Author: Aurora-cs PM
My idea of how Professor Layton and Luke met.Rated: Fiction K - English - Words: 1,353 - Reviews: 2 - Favs: 19 - Follows: 2 - Published: 02-16-10 - Status: Complete - id: 5753092
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Disclaimer: I don't own Professor Layton, unfortunatly - I'm just a humble fanfiction writer paying homage to a series I love.
Author's Notes: This will be the last story I upload to this account, as I have moved to another name - Hoshiko Aurora - and am uploading this story to let anybody who has me on a story alert where they can find me. I'm also uploading it here because I think it belongs more to this account, as it is a fair few months old.
If a train leaves location A at 8.15am in the morning and is travelling at fifty miles an hour, with seven scheduled stops of five minutes each for the embarking and disembarking of passengers, then what time should it arrive at location B?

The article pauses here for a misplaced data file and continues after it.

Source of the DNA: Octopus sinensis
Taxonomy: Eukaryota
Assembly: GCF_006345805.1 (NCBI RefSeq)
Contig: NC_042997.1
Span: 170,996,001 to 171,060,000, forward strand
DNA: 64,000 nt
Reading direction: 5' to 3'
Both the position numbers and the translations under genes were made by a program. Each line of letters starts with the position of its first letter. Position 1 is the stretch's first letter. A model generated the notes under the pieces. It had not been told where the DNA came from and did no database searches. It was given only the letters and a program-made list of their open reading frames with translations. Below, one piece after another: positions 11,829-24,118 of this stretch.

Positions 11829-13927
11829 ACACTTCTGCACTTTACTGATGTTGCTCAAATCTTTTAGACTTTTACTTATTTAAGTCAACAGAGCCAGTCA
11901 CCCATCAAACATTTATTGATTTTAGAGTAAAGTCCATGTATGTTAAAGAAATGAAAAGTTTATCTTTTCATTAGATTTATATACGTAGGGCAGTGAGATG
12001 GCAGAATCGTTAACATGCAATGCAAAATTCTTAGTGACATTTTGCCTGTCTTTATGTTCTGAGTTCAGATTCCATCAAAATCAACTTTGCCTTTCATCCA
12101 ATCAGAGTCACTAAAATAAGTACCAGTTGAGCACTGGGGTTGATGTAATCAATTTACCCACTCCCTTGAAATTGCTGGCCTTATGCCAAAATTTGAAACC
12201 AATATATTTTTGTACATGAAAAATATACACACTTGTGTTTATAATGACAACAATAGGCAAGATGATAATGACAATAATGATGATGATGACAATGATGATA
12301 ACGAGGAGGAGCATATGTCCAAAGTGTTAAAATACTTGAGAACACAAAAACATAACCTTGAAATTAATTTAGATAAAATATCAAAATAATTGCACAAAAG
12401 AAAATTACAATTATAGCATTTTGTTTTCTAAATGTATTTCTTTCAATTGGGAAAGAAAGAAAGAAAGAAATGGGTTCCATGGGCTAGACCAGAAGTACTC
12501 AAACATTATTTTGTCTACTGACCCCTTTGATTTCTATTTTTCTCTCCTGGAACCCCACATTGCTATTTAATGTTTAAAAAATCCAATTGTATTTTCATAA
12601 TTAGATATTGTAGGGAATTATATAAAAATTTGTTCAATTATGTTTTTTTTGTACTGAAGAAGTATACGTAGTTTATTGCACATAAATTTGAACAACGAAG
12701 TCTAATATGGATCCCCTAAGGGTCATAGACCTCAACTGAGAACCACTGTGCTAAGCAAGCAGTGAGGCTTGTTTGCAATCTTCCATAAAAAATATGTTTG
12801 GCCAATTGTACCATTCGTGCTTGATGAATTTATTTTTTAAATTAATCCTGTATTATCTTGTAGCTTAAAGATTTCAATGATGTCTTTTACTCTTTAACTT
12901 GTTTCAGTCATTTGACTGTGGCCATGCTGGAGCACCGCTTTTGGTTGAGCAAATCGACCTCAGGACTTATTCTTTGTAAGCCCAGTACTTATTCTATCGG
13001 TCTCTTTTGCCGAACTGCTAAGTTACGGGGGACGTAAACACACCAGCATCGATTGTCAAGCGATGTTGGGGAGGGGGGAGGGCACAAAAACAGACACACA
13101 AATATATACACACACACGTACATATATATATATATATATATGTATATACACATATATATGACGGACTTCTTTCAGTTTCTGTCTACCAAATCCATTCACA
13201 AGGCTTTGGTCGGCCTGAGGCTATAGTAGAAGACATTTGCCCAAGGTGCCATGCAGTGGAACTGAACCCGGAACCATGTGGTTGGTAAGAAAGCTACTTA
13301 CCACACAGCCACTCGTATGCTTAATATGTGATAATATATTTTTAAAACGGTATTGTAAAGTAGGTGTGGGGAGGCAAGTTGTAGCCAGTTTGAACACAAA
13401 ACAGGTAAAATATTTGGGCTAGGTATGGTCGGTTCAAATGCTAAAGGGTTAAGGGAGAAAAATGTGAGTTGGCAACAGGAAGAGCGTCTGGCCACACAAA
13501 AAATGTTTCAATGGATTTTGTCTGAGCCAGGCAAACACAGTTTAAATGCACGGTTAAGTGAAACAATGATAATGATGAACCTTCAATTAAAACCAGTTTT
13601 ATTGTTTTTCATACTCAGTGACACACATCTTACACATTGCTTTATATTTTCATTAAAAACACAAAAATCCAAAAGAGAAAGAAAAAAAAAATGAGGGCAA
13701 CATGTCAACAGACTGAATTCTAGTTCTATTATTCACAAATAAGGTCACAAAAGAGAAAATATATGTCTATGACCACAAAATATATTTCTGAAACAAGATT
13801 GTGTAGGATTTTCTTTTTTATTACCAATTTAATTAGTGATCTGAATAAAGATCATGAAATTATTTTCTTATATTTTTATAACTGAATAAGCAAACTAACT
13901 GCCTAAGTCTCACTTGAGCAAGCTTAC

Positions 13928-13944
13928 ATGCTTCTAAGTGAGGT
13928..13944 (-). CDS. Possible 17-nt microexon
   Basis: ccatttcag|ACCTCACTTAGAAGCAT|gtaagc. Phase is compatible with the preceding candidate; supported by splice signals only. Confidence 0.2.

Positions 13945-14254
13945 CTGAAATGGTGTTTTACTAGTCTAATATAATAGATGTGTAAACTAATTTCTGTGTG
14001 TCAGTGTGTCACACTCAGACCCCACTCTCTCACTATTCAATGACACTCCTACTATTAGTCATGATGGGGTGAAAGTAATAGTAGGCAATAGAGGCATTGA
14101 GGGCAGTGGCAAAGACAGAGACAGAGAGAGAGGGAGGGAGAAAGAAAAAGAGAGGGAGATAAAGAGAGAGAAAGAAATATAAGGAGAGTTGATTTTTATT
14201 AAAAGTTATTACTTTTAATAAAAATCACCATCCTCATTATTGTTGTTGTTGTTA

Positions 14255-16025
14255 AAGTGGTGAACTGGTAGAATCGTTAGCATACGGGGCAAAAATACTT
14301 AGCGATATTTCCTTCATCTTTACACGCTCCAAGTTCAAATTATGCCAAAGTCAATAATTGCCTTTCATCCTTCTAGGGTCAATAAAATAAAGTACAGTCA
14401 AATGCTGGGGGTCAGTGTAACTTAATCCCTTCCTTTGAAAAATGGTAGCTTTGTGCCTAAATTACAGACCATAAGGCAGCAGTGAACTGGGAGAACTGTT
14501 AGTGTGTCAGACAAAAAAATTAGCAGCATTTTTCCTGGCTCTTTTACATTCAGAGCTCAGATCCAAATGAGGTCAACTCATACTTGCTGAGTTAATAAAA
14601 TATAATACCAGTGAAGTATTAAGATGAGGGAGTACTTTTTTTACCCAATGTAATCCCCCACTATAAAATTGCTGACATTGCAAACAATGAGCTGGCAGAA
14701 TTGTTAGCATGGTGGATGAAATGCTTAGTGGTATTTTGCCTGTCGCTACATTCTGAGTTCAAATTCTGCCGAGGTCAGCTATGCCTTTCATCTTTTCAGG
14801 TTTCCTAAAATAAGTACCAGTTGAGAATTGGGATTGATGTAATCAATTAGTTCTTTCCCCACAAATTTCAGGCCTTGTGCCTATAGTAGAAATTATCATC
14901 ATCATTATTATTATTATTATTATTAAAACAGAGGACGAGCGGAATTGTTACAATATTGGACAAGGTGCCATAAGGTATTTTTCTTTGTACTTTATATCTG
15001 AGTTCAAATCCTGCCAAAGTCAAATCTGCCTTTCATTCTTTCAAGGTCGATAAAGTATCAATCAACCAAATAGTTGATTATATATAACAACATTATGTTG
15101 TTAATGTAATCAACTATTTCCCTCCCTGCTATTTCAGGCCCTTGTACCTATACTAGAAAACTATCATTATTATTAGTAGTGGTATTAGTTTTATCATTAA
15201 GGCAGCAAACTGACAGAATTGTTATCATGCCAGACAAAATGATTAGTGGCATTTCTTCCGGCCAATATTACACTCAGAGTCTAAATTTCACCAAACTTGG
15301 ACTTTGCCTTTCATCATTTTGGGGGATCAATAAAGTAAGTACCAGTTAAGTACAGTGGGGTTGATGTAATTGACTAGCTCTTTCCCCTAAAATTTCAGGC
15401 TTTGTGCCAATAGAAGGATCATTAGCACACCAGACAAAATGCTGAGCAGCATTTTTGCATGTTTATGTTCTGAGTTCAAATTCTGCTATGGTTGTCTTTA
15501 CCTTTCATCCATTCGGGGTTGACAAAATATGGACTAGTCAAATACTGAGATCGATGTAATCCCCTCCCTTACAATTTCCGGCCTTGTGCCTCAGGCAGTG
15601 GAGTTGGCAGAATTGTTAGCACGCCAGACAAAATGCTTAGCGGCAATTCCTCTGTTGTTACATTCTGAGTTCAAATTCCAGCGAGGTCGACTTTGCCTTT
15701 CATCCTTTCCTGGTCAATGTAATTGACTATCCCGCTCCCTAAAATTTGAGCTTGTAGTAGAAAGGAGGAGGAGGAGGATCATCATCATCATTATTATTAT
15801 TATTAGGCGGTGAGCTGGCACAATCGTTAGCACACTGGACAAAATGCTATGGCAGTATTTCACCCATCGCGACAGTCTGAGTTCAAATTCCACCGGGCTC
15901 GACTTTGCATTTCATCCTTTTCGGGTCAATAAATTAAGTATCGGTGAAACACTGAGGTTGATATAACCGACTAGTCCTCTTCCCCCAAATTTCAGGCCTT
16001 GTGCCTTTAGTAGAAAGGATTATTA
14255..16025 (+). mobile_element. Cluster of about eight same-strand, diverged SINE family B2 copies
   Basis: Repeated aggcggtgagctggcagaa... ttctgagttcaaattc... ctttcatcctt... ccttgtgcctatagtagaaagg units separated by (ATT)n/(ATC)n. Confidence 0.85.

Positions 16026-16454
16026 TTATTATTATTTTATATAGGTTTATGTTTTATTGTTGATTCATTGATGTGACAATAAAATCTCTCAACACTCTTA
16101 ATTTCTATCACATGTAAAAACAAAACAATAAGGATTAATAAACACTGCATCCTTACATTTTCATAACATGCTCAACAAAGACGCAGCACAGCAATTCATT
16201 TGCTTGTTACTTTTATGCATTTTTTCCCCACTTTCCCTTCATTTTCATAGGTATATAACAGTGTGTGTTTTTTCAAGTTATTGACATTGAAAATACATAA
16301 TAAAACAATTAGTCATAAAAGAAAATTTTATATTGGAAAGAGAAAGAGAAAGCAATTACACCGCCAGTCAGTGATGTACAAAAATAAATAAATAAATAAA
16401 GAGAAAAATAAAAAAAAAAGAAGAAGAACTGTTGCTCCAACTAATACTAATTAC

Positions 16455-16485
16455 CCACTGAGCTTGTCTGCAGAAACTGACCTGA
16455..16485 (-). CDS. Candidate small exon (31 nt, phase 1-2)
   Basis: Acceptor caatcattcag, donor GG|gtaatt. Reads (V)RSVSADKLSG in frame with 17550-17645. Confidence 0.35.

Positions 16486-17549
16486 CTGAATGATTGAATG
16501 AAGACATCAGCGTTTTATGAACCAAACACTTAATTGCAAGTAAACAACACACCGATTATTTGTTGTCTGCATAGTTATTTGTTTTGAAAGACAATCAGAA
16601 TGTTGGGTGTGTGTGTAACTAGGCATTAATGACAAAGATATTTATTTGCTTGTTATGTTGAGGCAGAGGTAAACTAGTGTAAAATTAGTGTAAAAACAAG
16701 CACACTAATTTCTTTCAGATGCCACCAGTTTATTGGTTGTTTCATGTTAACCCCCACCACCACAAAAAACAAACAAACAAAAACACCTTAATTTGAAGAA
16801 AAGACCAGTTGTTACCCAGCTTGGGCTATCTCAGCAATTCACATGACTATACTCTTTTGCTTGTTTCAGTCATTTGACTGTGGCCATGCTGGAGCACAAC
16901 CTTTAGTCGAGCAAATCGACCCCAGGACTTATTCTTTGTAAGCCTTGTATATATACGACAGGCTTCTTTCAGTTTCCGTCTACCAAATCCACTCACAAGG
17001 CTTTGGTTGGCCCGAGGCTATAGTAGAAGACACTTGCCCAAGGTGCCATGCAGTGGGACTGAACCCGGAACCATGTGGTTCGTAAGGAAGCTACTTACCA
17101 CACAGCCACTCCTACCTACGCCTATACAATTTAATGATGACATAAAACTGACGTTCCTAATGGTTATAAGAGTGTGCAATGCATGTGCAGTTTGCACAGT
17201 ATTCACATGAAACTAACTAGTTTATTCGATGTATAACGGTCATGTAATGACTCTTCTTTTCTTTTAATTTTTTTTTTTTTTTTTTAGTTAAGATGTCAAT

Hershel Layton tilted his head up to look at the clock on the wall.
According to the timetable, the train should have arrived several minutes ago. Usually he was quite tolerant of the trains running a little late, since it was one of the things that characterised the country of his birth, and a few minutes here and there would not make much difference. However, the reason he was waiting for this particular train was quite possibly the most significant thing to happen in his life since he had left home fourteen years before, and it had a name.